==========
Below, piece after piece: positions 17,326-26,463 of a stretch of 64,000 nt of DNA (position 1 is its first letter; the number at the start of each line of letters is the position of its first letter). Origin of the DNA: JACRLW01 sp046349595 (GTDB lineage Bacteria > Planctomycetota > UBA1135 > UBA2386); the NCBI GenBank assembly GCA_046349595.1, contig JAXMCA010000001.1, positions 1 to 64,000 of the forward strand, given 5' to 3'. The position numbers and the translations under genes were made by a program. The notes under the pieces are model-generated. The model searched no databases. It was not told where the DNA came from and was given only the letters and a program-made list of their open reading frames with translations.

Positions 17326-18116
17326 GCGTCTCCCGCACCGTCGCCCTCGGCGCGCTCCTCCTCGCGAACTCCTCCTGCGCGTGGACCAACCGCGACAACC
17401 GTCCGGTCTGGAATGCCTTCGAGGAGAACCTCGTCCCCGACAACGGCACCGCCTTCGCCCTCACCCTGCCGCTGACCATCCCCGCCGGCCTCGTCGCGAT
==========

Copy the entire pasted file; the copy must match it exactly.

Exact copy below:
Below, piece after piece: positions 17,326-26,463 of a stretch of 64,000 nt of DNA (position 1 is its first letter; the number at the start of each line of letters is the position of its first letter). Origin of the DNA: JACRLW01 sp046349595 (GTDB lineage Bacteria > Planctomycetota > UBA1135 > UBA2386); the NCBI GenBank assembly GCA_046349595.1, contig JAXMCA010000001.1, positions 1 to 64,000 of the forward strand, given 5' to 3'. The position numbers and the translations under genes were made by a program. The notes under the pieces are model-generated. The model searched no databases. It was not told where the DNA came from and was given only the letters and a program-made list of their open reading frames with translations.

Positions 17326-18116
17326 GCGTCTCCCGCACCGTCGCCCTCGGCGCGCTCCTCCTCGCGAACTCCTCCTGCGCGTGGACCAACCGCGACAACC
17401 GTCCGGTCTGGAATGCCTTCGAGGAGAACCTCGTCCCCGACAACGGCACCGCCTTCGCCCTCACCCTGCCGCTGACCATCCCCGCCGGCCTCGTCGCGAT